Assisting with Development
- Individuals are never too old for role models and mentors. Parents and other significant people in students’ lives can continue to help students develop competencies in these areas well into adulthood by engaging them in conversations, providing an appropriate level of challenge and support, and role modeling specific skills and behaviors.
Identity Development Among College Students
The college years are a time of tremendous growth for traditionally-aged college students. Psychosocial theorists
examine the personal and interpersonal lives of individuals, focusing on the
notion that personal development
begins at a very young age and continues for the
duration of the life span. One famous psychosocial
theorist is Arthur Chickering. Many educators highly
regard his theory on identity development, which he
originally presented in the 1960s, and later revised in
collaboration with Linda Reisser in the 1990s.
Chickering’s original theory on traditionally-aged
college students has stood the test of time and is still
very relevant today. The revisions actually broaden
the scope of his original work to include all students,
regardless of age.
Chickering proposes seven vectors of identity
development. While students move through each vector, they are not rigidly sequential. Instead, while the
vectors build upon one another, students can explore
and revisit vectors at any time.
The Basics of Chickering’s Seven
- Vector 1: Developing Competence
This vector includes developing intellectual, physical and manual, and interpersonal competence.
Individuals acquire skills that give them the ability to
handle positive and negative situations that arise in
life and develop a sense of confidence that comes
from surviving those situations. Intellectually, individuals expand their interests and improve their skills in
critical thinking and reflective judgment, objectively
analyzing and drawing conclusions from data, generating questions and answers, and communicating proposals and opinions.
- Vector 2: Managing Emotions
This vector includes developing the ability to recognized
and accept emotions, as well as to appropriately express and control them. Age does not necessarily
correlate with emotional maturity, as emotional bag
gage plays a role in development.
- Vector 3: Moving Through Autonomy toward
This vector includes developing increased emotional interdependence, which means achieving emotional and instrumental autonomy, while still relying
on others for support. Individuals learn to rely less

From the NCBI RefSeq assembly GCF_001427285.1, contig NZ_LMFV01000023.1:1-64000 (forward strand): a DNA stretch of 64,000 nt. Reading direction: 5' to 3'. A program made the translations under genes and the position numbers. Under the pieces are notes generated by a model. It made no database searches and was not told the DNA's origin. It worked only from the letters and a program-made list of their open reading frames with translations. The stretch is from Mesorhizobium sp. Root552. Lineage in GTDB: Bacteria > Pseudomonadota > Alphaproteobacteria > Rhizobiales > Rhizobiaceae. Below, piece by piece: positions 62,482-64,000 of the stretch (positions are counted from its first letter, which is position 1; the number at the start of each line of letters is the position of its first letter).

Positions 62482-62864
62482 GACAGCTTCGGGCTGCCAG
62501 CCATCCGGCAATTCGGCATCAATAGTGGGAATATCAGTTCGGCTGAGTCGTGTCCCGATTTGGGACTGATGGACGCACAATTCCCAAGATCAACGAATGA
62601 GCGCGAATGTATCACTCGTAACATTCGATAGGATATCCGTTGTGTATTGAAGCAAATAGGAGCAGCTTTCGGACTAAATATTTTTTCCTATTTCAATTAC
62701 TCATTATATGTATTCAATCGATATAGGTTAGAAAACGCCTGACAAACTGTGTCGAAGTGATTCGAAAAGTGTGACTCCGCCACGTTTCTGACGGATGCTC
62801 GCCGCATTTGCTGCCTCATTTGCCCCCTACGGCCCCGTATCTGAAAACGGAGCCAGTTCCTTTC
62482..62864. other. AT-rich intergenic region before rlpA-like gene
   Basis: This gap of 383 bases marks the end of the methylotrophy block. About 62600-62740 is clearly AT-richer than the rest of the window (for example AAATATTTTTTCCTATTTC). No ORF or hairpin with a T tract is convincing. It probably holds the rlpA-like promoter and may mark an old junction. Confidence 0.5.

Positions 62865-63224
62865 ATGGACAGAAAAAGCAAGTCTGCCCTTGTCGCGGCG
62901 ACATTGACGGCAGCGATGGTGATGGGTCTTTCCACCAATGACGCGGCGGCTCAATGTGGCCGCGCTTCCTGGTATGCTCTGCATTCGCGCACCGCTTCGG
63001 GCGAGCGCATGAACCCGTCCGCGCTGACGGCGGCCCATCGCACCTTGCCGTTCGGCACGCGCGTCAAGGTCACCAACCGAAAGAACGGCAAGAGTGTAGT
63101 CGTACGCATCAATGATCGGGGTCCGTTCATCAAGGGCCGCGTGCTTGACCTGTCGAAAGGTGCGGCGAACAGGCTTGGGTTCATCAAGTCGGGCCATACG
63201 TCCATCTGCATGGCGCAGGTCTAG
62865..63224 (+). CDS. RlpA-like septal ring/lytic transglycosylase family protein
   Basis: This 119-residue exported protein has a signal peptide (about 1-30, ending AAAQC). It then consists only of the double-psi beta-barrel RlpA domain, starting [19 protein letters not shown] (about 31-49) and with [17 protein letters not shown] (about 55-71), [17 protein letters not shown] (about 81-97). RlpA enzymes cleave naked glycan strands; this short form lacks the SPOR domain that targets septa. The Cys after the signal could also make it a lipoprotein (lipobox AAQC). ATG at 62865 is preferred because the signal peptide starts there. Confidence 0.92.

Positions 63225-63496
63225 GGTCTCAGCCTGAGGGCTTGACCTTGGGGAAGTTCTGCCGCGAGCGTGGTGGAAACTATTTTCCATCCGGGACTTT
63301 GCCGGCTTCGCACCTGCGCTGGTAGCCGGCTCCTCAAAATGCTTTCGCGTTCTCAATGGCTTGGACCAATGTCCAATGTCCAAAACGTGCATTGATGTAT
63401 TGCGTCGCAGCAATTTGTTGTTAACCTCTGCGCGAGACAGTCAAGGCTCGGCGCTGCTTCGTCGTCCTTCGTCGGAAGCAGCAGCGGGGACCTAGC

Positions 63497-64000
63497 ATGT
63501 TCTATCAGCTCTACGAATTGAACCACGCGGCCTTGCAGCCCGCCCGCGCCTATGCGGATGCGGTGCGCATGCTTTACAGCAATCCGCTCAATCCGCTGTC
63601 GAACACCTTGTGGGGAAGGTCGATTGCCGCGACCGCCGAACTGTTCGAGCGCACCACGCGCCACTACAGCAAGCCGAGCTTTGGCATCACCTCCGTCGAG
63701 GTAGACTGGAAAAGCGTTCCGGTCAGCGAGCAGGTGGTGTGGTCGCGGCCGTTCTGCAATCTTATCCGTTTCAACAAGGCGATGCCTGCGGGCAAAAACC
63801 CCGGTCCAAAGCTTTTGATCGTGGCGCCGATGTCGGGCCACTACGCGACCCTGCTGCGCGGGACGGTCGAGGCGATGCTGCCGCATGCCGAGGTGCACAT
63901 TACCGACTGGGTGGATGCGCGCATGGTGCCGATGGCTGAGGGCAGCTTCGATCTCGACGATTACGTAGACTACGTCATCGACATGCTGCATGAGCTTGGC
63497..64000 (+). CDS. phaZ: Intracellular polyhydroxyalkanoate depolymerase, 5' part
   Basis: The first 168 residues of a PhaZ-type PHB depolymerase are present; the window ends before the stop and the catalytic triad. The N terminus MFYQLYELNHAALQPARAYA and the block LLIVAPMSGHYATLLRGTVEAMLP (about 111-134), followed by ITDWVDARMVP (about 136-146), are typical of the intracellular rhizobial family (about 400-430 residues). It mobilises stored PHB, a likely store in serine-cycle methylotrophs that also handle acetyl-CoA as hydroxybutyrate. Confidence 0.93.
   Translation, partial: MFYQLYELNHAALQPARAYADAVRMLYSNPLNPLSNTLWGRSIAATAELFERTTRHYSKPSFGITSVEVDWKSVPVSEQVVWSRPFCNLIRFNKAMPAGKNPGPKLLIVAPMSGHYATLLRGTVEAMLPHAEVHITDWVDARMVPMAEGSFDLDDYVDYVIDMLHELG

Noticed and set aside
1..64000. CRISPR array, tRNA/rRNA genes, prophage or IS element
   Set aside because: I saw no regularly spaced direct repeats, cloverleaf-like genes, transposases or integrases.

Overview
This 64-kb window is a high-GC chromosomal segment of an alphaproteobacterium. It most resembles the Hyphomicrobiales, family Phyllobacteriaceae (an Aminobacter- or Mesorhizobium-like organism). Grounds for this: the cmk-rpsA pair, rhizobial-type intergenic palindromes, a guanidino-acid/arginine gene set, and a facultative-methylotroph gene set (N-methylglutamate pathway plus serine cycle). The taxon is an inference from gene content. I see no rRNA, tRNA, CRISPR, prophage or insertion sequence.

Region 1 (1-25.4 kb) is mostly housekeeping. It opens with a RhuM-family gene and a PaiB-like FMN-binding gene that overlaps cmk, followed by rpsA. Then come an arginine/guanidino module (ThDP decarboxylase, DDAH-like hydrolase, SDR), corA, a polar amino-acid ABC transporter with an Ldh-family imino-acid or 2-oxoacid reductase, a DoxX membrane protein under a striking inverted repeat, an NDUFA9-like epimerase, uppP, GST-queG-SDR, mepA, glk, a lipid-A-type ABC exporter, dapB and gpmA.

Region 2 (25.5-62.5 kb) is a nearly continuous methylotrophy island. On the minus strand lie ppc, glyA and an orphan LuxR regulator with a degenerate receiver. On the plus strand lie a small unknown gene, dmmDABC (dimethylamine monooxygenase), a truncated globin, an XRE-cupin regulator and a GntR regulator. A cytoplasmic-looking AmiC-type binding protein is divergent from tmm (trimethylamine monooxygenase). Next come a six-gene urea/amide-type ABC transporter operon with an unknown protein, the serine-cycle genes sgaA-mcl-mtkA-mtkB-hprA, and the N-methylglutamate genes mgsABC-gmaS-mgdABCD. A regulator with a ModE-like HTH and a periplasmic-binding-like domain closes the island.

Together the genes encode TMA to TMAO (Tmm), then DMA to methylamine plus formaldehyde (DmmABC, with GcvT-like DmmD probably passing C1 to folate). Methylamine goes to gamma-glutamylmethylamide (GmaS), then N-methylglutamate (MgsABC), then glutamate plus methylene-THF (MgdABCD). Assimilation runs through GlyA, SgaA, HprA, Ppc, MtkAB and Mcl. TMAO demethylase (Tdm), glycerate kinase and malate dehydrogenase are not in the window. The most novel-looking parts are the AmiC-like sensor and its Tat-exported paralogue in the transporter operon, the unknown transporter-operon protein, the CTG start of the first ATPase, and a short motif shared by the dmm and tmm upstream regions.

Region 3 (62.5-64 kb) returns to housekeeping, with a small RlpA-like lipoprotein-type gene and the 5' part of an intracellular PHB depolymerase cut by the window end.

strongly on the reassurance, affection, or approval
from others, and
others’ views into
their own developing self-concept.
- Vector 4:
includes the development of intercultural and interpersonal tolerance and
appreciation of differences, as well as the capacity for
healthy and lasting intimate relationships with partners and close friends. To sustain mature interpersonal relationships, individuals must be capable of trust,
open and honest communication, and unconditional
- Vector 5: Establishing Identity
This vector includes the development of comfort
with body, appearance, gender and sexual orientation.
Additionally, individuals establish a sense of social
and cultural heritage, a clear self-concept, a secure
sense of self in light of feedback from significant others, self-acceptance and self-esteem, and personal stability and integration. When individuals achieve a stable and realistic self-image, challenges in ideas, concepts, and values and beliefs become less threatening.
- Vector 6: Developing Purpose
This vector includes the development of clear
educational and vocational goals, making lifestyle
choices, and establishing strong interpersonal commitments. Individuals begin exploring questions such as, “What is really important in life?” and “What gives
- Vector 7: Developing Integrity
This vector includes humanizing and personalizing values. Individuals progress from a rigid, moralistic way of thinking to the development of a more
humanized value system in which the interests of others are balanced with one’s own interests. A personalized value system is then established, in which core
values are consciously affirmed and the benefits of
others are acknowledged and respected. Most important is the development of congruence between values
and behavior, which truly signifies integrity.